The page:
'(c) Because of its vagueness and uncertainty the statute casts upon the judges and juries of the judicial department the duty to ascertain and fix a standard of conduct, ex post facto, the breach of which constitutes a crime, and, therefore, violates Article I, Section 1, and Article III, Section 1, Oregon Constitution;

'(d) Because of its vagueness the statute which provides for the punishment of crime cannot be founded upon the principles of reformation but must necessarily be founded upon vindictive justice and, therefore, violates Article I, Section 15, Oregon Constitution.'

The issues presented by those contentions are not unprecedented. Many states have legislation comparable to ours, and their acts have been the subject of judicial attention. Although our negligent homicide act controlled the outcome in State v. Smith, 198 Or. 31, 255 P.2d 1076, and State v. Coffman, 171 Or. 166, 136 P.2d 687, no one questioned its adherence to constitutional requirements.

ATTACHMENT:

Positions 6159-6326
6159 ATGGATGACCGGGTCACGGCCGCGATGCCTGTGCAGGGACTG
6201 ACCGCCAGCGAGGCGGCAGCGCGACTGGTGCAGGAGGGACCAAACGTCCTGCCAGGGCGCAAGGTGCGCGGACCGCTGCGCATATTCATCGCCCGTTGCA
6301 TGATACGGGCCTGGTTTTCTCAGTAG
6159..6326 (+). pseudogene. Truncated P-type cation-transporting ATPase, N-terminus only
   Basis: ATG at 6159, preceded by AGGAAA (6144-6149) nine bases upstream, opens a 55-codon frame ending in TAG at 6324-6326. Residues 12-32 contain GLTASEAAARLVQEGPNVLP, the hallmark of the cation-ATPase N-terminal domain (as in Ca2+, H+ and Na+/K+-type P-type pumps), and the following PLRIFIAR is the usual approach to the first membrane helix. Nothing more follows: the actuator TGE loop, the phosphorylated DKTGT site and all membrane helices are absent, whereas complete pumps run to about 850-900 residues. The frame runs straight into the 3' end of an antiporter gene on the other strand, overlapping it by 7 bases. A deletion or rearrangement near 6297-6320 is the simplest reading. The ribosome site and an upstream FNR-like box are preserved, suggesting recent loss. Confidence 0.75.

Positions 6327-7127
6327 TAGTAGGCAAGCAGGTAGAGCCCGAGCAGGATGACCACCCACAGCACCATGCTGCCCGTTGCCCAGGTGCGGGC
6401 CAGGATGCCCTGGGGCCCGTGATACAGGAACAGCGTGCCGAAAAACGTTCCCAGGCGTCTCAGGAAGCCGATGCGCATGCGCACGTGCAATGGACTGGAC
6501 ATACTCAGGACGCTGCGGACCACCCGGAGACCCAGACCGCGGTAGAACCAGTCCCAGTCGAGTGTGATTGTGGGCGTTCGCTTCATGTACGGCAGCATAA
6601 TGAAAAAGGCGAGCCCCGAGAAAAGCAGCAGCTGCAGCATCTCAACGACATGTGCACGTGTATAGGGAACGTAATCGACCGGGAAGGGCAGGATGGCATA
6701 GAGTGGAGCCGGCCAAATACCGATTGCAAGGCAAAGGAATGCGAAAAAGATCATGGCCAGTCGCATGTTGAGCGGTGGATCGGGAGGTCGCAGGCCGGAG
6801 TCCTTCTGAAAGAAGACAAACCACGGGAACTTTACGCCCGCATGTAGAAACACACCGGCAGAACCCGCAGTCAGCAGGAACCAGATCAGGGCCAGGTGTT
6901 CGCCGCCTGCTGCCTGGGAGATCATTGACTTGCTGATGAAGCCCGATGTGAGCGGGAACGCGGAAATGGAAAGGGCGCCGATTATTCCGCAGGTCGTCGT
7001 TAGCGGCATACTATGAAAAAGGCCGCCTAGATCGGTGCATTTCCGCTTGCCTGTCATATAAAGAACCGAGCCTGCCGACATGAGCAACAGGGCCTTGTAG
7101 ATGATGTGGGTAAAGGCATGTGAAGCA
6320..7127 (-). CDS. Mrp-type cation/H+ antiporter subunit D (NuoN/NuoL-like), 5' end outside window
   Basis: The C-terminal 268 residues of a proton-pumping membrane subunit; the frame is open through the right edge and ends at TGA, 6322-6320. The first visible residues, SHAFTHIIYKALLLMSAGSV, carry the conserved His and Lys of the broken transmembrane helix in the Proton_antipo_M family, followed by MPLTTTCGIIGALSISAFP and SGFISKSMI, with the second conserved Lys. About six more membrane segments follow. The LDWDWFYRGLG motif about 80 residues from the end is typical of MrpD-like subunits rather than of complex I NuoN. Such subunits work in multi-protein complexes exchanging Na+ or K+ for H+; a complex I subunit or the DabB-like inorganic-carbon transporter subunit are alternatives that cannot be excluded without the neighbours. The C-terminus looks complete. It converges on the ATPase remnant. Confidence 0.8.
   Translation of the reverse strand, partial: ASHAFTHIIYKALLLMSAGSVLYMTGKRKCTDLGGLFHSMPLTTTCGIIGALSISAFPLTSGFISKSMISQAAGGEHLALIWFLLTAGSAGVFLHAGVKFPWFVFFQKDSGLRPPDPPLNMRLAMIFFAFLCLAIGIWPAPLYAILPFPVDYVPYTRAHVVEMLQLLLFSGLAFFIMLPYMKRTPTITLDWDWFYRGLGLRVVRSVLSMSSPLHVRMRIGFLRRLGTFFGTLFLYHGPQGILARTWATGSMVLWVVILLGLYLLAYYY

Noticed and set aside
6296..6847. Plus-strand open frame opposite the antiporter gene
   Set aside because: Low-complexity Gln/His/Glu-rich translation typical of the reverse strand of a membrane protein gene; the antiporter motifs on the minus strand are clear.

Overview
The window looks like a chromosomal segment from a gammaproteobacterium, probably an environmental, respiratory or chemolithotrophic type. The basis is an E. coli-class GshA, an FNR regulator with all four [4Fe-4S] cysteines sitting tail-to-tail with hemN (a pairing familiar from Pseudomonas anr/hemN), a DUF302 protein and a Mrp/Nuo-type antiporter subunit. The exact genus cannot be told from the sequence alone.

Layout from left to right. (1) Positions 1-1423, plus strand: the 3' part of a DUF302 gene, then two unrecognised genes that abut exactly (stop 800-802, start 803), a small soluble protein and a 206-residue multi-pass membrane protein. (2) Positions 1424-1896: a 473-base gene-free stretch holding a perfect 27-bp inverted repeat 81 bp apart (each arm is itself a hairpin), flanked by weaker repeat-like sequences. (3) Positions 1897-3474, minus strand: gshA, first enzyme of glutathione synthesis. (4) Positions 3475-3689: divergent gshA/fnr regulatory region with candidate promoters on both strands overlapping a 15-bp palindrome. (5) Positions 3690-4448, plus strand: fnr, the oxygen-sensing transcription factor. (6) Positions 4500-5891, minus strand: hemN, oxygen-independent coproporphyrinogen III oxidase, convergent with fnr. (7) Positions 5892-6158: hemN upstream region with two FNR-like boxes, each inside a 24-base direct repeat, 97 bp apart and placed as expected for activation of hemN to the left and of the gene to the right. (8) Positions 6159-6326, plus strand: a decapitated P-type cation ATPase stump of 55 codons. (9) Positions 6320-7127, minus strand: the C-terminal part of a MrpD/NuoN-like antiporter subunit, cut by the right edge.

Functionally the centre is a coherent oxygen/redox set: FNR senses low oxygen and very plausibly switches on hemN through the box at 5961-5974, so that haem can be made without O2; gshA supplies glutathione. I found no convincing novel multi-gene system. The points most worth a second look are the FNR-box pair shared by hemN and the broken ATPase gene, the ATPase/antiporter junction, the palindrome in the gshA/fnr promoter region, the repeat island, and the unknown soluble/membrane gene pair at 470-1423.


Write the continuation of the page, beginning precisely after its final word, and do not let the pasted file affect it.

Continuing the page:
Before turning to the decisions of the other jurisdictions which determined the validity of comparable legislation we will take note of the fact that penal statutes, which authorize a determination of an accused's guilt or innocence by applying to his challenged act a criterion of due care, are not strangers to this jurisdiction. One act of that kind is our involuntary manslaughter act, ORS 163.040, subsection (2); another is our act which governs the speed of motor vehicles, ORS 483.102.

ORS 163.040, subsection (2), says:

'Any person who, in the commission of any unlawful act, or a lawful act without due caution or circumspection, involuntarily kills another, is guilty of manslaughter. The provisions of this subsection shall not apply to the killing of any person where the proximate cause of such killing is an act or omission defined as negligent homicide in ORS 163.090.'